Armed depositor withdrew $50,000 from a Lebanese bank by force

BBAC-Jeb-Jennine-branch
BBAC bank( ( Bank of Beirut and the Arab Countries ) branch in Jeb Jannine
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BBAC bank( ( Bank of Beirut and the Arab Countries ) branch in Jeb Jannine

A depositor armed with an assault weapon , a hand grenade and a gallon of fuel , forced his way into BBAC bank( ( Bank of Beirut and the Arab Countries ) branch in Jeb Jannine , took dozens of employees and clients hostage on Tuesday, according to report by the Arabic website El -Nashra .

The man who was later identified as Abdullah Al-Saei took the hostage after the bank “refused to hand him his money.”

“Al-Saei who hails , from the West Bekaa town of Kefraya, wanted to withdraw $50,000 from his account, and when his request was declined, he took the hostages , poured the fuel over the bank floor and around it and threatened to torch the bank and blow it up if he was not allowed to withdraw the amount that he demanded the report added.

Security forces arrived at the scene and tried to “resolve the issue peacefully and through negotiations

Al-Saei received the demanded amount and then surrendered to the security forces .

According to El-Nashra the Public Prosecution of Appeal in the Bekaa ordered the security forces on Tuesday evening to seize the $50,000 from Al-Saei .

The Internal Security Forces then went to Al-Saei’s house to seize the funds , but according to the security forces Al-Saei had already handed over the money to his wife who ran away with the money to an undisclosed location and the Internal Security Forces are still searching for her .

According to the report Al-Saei’s wife is not a Lebanese citizen

The BBAC Bank ( Beirut and the Arab Countries ) decided on Tuesday to close the branch until further notice

Capital frozen

Shortly after the outbreak of a popular uprising on Oct. 17, 2019, Lebanese banks imposed capital restrictions, including freezing deposits of dollars, limiting withdrawals and blocking transfers.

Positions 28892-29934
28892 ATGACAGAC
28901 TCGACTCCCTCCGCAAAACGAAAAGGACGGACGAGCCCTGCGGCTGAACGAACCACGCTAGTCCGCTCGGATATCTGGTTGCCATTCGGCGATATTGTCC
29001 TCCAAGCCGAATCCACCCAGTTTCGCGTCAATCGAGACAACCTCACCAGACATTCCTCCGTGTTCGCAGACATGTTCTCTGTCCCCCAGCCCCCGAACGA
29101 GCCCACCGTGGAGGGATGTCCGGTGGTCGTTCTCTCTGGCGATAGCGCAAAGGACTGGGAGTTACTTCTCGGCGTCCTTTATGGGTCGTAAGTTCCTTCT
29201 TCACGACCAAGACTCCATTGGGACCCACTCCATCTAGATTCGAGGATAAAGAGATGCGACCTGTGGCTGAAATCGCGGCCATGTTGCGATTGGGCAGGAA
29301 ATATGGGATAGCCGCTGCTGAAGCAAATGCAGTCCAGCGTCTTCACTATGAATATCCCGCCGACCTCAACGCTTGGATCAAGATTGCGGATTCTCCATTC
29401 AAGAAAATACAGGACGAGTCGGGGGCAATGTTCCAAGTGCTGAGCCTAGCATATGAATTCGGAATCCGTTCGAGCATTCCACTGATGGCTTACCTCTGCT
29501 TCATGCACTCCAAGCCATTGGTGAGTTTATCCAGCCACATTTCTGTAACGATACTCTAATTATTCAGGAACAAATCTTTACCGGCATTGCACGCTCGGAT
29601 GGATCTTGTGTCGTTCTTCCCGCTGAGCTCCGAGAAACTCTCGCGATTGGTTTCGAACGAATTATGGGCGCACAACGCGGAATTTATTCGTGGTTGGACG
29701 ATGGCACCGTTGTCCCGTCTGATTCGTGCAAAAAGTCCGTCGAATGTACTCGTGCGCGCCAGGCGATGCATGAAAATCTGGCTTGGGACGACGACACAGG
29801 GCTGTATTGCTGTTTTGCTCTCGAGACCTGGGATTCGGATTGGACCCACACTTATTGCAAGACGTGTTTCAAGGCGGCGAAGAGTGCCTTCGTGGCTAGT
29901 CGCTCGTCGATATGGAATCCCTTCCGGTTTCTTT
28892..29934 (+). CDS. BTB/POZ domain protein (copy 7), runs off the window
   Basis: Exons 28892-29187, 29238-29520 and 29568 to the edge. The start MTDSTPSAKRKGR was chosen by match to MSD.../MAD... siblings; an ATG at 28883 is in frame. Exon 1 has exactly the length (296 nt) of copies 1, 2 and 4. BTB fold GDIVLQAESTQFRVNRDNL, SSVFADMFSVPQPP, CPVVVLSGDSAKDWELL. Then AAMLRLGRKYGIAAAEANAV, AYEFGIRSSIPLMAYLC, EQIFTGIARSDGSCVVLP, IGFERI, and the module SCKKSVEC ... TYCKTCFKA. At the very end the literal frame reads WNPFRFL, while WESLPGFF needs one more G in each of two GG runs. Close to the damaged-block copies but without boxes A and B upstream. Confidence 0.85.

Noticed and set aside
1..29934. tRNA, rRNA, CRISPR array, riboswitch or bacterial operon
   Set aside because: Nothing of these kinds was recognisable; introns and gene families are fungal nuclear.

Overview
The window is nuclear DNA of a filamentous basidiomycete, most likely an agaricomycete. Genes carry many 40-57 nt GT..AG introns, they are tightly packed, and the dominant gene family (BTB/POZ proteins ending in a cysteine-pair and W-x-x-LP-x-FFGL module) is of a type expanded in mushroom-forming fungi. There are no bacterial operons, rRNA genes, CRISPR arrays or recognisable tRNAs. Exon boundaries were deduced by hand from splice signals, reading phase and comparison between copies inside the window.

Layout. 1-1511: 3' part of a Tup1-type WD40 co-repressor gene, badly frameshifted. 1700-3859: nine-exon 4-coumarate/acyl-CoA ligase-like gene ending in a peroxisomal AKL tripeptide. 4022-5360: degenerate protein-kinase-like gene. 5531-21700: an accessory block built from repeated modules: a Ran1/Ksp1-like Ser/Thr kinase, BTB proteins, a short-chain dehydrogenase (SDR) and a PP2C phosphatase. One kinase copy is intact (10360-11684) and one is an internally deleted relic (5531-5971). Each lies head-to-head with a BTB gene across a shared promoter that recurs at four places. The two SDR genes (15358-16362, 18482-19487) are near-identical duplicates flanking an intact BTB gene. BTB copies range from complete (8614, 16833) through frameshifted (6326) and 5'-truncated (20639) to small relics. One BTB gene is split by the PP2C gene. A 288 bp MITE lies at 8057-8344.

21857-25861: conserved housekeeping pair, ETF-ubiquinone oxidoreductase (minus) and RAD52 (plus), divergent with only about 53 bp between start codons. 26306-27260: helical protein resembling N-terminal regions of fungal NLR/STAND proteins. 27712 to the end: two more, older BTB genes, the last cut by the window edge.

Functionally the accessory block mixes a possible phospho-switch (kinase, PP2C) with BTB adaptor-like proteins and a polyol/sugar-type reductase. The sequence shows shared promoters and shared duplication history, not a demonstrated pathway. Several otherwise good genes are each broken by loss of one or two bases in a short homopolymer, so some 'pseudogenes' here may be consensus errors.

However, billions of U.S. dollars have reportedly been transferred abroad by influential politicians and businessmen before and during the crisis, despite the restrictions. Although these transfers were legal, they were made in a discriminatory and unethical way, financial experts and politicians say. There was still no official confirmation about the total amount transferred or who made the transfers.

Lebanon has been sinking deeper into economic crisis, described by the World Bank as one of the worst in the world since the mid-19th century. The Lebanese pound has lost more than 90 percent of its value, poverty and unemployment is high, and inflation has skyrocketed, further impoverishing the population.

People woke up one day to the painful reality that they had no access to their funds and couldn’t withdraw money from the banks, which began to impose their own rules in the absence of any government measure to regulate the financial sector.

The parliament has failed to pass a formal capital control law. Deputy Prime Minister Saade Chami announced last week that officials have finally agreed on the size of the country’s massive financial losses, estimating them at some $69 billion.

Resorting to courts

Having been deprived of their life savings, many depositors refused to keep silent and resorted to courts. Several lawsuits have been filed by depositors against Lebanese banks in Lebanon and abroad, including France, the United Kingdom and the United States, some have succeeded and others still trying , more

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